Waid Observatory

Object: NGC 6888
Date: Aug. 03-08-26-28, 2014   -   Location: Starr-Waid Observatory, Davis Mountains, TX
Telescope: ATRC10  -  Camera: Apogee ALTA U8300  -  Mount: Paramount MX
Guided using Innovations Foresight On Axis Guider (ONAG)
Exposure: HA 330 min. OIII 150 min. RGB 50 min. each
Filters: Astrodon 5nm HA - 3nm OIII - RGB
Image Credit: Preston Starr and Donald Waid

Click on the image to view at higher resolution.

  NGC 6888 - The Crescent Nebula


NGC 6888 (The Crescent Nebula) 1

NGC 6888 is located approximately 4,700 light years from Earth and is known as the Crescent Nebula because of its distinctive shape.  Technically it is classified as a Wolf-Rayet nebula.  Such a nebula is formed when a very hot, massive star ejects its outer layers in a strong stellar wind.  In the case of the Crescent Nebula the star responsible (WR 136) is the bright star in the center of the image above.  As the star ages it begins to shrink and grow much hotter.  Its stellar wind becomes more rarefied but much faster.  This fast stellar wind then collides with the older ejected gas and pushes it into a relative dense bubble.  WR 136 is in the final stages of its stellar life and is estimated to explode in a supernova event within the next million years.  The image above was captured using HA and OIII filters.  The image was assembled by mapping HA to red, OIII to blue and green, and RGB to the stars.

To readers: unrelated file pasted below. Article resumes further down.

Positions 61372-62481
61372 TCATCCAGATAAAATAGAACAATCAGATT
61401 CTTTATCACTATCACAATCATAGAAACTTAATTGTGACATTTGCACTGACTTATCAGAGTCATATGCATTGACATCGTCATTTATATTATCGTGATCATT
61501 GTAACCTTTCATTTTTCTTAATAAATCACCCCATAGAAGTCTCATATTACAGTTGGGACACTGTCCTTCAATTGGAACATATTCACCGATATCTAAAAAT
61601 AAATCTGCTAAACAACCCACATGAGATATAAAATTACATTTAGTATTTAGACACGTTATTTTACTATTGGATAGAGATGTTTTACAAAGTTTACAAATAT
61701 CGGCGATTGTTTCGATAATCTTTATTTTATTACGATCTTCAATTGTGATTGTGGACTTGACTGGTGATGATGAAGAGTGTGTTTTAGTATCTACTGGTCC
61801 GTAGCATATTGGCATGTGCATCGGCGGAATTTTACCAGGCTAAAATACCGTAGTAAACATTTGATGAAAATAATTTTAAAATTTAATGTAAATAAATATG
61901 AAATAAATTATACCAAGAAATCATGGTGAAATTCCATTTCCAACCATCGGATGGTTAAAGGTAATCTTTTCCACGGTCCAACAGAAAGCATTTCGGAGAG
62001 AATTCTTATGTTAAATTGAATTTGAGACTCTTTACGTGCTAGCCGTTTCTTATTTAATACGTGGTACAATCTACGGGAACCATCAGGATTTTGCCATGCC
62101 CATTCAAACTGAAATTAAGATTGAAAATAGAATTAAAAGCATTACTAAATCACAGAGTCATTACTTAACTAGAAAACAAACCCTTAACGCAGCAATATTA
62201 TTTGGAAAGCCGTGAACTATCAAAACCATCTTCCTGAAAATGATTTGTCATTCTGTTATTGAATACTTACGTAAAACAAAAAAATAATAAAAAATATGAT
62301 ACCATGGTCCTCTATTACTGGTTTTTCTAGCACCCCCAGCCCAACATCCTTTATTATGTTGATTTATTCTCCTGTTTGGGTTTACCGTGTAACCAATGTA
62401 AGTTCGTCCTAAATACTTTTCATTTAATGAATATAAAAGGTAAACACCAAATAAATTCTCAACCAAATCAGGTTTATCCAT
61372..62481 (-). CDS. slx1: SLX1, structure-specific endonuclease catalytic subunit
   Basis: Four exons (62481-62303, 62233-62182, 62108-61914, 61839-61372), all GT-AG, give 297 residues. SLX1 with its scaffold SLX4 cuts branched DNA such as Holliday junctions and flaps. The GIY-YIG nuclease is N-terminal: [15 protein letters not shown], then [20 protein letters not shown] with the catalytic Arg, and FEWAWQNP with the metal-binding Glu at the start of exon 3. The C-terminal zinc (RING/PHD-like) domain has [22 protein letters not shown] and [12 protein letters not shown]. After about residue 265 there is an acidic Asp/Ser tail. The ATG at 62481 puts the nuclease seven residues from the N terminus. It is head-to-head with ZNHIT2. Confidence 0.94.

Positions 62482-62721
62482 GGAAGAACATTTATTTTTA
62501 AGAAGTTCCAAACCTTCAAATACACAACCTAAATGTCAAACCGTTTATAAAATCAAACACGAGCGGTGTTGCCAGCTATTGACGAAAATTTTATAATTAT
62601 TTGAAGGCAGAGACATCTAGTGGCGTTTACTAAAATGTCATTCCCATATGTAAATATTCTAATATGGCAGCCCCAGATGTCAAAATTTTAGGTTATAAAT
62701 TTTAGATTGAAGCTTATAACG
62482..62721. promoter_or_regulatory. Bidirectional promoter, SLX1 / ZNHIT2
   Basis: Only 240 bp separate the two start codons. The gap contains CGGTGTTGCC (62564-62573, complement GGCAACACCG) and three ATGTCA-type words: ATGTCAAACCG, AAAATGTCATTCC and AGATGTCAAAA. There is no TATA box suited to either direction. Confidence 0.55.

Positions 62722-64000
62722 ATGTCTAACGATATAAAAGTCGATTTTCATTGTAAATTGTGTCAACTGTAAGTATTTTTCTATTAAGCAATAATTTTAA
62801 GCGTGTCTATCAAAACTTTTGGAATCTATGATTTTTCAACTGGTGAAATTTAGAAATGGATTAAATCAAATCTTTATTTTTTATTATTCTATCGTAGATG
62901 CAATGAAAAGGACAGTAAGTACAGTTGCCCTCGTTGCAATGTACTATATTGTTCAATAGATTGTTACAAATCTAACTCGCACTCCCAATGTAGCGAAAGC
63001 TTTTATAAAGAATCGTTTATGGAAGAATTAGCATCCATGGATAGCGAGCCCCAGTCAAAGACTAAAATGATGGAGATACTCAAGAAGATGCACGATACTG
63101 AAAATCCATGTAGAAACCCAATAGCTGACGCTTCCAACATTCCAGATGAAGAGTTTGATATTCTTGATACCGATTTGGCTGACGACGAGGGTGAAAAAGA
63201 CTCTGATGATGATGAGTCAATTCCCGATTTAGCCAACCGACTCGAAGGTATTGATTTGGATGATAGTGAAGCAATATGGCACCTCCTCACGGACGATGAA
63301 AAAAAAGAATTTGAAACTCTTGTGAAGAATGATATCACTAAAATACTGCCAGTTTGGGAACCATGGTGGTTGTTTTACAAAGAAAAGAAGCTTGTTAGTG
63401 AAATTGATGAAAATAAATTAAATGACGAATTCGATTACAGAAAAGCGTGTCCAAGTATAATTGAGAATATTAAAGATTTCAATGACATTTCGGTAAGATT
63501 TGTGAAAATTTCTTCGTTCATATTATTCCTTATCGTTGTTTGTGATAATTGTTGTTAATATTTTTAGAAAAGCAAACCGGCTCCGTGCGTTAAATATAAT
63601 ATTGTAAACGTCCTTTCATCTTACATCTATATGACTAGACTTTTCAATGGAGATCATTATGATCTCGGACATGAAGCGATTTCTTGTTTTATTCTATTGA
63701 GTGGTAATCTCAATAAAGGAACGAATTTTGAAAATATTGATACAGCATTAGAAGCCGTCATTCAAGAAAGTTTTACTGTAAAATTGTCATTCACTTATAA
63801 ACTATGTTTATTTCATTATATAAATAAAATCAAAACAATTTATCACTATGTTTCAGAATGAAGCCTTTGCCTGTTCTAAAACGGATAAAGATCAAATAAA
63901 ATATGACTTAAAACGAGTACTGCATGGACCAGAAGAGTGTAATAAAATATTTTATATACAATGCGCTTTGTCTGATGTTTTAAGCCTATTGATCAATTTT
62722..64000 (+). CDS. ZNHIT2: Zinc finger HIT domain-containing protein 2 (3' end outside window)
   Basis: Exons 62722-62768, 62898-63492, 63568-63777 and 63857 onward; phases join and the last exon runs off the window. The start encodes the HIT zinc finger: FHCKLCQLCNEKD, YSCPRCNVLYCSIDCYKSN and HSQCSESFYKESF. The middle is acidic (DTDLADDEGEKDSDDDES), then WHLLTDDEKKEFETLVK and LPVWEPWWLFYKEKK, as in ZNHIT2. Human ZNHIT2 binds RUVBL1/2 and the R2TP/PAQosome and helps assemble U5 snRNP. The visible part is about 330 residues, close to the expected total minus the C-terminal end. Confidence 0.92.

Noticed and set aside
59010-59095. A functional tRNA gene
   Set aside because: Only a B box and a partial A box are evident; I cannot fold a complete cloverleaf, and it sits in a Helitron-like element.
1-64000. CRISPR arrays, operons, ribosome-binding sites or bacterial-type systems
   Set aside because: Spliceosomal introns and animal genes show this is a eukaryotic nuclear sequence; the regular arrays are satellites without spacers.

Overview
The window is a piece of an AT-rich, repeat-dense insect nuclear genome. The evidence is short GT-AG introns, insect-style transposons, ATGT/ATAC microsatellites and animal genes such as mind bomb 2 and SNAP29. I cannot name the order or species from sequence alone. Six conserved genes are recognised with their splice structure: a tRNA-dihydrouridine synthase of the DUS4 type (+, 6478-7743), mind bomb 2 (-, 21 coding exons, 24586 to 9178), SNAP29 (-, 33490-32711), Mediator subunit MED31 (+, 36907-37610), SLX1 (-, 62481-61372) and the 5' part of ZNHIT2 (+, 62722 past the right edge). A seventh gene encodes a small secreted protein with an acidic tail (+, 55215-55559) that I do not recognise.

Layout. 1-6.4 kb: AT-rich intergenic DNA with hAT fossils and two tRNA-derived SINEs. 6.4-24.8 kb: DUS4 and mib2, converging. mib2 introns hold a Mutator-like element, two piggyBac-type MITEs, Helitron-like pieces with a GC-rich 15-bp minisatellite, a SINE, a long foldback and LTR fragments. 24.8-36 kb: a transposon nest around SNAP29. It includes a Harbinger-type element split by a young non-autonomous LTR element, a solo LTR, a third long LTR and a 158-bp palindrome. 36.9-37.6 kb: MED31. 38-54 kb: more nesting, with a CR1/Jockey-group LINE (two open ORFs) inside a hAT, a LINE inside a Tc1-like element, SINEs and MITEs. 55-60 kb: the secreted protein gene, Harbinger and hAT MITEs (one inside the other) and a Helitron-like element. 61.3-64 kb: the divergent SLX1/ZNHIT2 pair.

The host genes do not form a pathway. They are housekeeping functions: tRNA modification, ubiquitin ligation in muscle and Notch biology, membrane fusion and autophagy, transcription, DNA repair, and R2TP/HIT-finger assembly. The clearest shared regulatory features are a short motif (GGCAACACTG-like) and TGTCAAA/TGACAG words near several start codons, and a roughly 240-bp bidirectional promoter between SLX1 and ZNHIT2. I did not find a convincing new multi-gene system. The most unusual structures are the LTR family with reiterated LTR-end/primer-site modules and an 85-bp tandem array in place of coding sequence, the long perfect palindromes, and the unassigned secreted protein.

Copyright Donald P. Waid